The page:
Senior memory care and assisted living are both fast-growing options for retirement care. However, most people probably wouldn’t know the difference between them if asked. To find out more about these two types of care and tips for choosing the right one for your loved one, keep reading.

Long-Term Care and Assisted Living

When our loved ones can’t live independently anymore, we’re faced with the difficult choice of what sort of care to select for them. After all, not all options for long-term care are created equal. But which is ideal for your loved one?

If your loved one is still fairly active but cannot live independently for safety reasons, or if they require assistance with everyday activities like bathing or eating, then assisted living might be right for them. The Assisted Living Federation of America defines assisted living as “a long-term care option that combines housing, support services, and health care, as needed.” These services typically include transportation and medication management with emergency assistance offered around the clock.

In an assisted living community, seniors are usually giving the option of having a room to themselves or sharing one with other residents, depending on their preferences and budget. As people age, they may require a little extra help with normal everyday tasks, especially if they’re experiencing age-related mobility problems. For conditions like this, standard assisted living can be an effective choice.

Senior Memory Care vs. Assisted Living

Some assisted living communities may have special units for memory care patients, but that doesn’t automatically make them senior memory care facilities.

Memory care is a specific form of long-term care which requires specialized skill from nurses and caretakers. It typically caters to patients dealing with Alzheimer’s disease, dementia, and other kinds of memory problems. They provide supervised care 24 hours per day, and they’re sometimes referred to as special care units, or SCUs.

The physical layout and security systems used in memory care facilities are designed specifically to suit Alzheimer’s and dementia patients. As a result, wandering behavior is brought to a minimum and living environments are pleasant and easily navigated.

Regulations for senior memory care facilities are more advanced than they are for basic assisted living communities, with 23 out of 50 states enforcing special care unit disclosure laws. If you’re concerned about your loved one’s safety or wellbeing in assisted living, this fact may help put your mind at ease when trusting them to a memory care ward. However, since these regulations aren’t yet universal, you should still do your homework when choosing a retirement care option for your loved one.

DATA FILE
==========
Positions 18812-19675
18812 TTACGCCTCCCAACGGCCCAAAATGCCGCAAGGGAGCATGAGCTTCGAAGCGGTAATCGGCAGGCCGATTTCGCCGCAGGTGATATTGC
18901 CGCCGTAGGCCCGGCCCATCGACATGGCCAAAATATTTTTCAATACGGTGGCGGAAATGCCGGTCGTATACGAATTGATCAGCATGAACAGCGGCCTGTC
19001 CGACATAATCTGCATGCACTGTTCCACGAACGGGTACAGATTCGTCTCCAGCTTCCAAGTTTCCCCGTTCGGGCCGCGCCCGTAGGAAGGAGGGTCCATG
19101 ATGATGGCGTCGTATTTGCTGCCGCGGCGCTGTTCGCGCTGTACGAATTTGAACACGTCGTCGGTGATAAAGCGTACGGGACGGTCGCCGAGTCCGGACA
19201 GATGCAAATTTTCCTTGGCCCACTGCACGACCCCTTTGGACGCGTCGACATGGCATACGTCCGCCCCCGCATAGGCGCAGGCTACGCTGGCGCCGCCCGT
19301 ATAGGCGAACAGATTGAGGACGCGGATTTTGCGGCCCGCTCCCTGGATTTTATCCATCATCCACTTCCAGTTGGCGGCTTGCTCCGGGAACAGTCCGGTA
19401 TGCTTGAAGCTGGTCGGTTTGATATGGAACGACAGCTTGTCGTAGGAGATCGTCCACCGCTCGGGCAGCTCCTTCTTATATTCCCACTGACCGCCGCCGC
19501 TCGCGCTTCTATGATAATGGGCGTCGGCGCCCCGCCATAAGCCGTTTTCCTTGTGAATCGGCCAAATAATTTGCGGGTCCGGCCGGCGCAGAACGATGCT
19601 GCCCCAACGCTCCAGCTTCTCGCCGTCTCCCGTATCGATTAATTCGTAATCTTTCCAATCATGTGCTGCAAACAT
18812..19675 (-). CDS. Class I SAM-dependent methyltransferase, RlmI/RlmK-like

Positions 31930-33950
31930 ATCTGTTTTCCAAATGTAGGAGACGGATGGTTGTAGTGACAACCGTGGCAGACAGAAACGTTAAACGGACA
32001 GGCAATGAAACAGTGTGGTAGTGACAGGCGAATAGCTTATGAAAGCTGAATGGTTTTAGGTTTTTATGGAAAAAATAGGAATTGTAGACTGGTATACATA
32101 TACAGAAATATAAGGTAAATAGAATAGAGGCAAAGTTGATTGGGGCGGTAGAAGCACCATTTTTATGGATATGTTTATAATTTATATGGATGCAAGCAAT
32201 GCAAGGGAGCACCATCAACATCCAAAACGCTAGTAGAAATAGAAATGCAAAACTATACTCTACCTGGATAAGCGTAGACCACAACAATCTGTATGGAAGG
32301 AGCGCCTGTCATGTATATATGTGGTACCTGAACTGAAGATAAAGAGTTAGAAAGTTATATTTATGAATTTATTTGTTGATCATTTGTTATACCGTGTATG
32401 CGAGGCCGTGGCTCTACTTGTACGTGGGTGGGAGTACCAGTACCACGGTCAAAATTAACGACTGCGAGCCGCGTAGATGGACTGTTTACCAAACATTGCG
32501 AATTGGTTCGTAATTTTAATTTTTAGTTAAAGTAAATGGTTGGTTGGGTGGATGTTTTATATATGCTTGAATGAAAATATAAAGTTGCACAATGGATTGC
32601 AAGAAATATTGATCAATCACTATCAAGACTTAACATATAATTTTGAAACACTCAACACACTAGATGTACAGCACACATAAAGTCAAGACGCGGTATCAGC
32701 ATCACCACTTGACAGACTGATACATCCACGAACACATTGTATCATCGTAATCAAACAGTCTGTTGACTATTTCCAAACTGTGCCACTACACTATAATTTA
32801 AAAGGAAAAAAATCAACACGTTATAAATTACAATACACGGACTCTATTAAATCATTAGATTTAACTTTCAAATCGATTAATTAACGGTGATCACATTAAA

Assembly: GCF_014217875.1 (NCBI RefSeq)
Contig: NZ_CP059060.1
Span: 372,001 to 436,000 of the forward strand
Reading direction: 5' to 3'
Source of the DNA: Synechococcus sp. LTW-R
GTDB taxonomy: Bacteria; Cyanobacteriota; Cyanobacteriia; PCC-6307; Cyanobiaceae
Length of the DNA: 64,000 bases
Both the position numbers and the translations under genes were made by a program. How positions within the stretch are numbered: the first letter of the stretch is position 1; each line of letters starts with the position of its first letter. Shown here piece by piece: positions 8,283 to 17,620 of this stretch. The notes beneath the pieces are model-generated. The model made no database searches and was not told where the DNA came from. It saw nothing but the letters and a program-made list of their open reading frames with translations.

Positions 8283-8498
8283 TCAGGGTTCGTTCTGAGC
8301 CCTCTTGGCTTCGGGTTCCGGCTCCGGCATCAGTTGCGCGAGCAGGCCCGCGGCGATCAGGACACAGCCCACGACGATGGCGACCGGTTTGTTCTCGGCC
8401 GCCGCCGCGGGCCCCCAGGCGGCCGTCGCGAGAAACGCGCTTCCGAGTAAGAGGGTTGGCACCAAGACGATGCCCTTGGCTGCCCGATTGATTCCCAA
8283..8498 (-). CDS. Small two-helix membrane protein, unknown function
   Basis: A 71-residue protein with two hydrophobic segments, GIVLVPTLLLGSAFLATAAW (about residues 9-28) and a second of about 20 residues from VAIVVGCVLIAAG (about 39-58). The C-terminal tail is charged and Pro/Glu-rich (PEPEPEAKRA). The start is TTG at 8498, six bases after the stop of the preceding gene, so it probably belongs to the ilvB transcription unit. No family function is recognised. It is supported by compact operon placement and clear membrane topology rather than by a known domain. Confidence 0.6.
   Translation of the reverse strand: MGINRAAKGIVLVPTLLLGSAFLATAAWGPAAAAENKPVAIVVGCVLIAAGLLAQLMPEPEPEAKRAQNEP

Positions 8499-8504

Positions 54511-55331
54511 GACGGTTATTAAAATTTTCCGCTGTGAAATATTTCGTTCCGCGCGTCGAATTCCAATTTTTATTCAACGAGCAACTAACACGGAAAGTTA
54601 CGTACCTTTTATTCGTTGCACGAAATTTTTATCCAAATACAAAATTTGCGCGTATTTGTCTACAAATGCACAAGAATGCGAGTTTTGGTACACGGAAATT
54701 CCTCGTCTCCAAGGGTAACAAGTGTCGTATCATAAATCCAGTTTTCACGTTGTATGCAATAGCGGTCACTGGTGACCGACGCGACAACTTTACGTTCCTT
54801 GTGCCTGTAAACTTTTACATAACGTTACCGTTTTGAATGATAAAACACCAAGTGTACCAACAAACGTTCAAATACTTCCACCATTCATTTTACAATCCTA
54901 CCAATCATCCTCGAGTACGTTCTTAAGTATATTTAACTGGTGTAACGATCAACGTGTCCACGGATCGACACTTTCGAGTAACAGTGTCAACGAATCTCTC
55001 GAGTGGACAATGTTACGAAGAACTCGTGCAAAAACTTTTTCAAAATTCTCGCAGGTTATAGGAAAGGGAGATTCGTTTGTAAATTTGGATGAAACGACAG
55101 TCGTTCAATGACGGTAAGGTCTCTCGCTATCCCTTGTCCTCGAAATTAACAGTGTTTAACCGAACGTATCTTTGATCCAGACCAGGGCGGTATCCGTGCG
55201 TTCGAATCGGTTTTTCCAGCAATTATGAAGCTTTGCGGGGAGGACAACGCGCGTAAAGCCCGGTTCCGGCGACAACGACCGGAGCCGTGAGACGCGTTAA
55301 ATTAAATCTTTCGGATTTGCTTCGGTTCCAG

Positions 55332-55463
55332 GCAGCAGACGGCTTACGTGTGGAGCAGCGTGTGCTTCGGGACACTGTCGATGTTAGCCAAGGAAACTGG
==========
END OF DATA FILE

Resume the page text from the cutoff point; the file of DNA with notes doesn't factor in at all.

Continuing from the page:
Much like assisted living, if your loved one can’t care for themself because of a progressive impairment, senior memory care offers a helpful solution.

Services Provided in Senior Memory Care and Assisted Living

Local regulations vary when it comes to what services must be offered in senior care facilities. Generally, memory care and assisted living both provide basic supervised care, medical monitoring, and assistance with daily activities like dressing and mobility.

Both types of care will also typically offer the following:

  • Transportation services
  • Emergency call systems
  • Two or three meals every day
  • Access to medical care
  • Health and fitness programs
  • Social programs and activities
  • Housekeeping and laundry services
  • 24-hour security and staff supervision

Additionally, memory care facilities often feature structured programs and activities designed to soothe and nurture residents who suffer from Alzheimer’s or dementia. It’s important to realize that at some homes, certain services may only be offered for an extra cost.

Choosing Between Assisted Living and Memory Care

Both types of care, whether for basic living assistance or memory impairment, provide excellent options for aging loved ones. If dementia or Alzheimer’s is not an immediate concern for your loved one, and they’re still somewhat independent, then assisted living may be adequate for them.

However, if your loved one has complex needs that are associated with memory impairment, you should carefully consider trusting them to a specialized senior memory care facility. Rely on the help of Heritage Hills to make your loved one’s retirement more comfortable.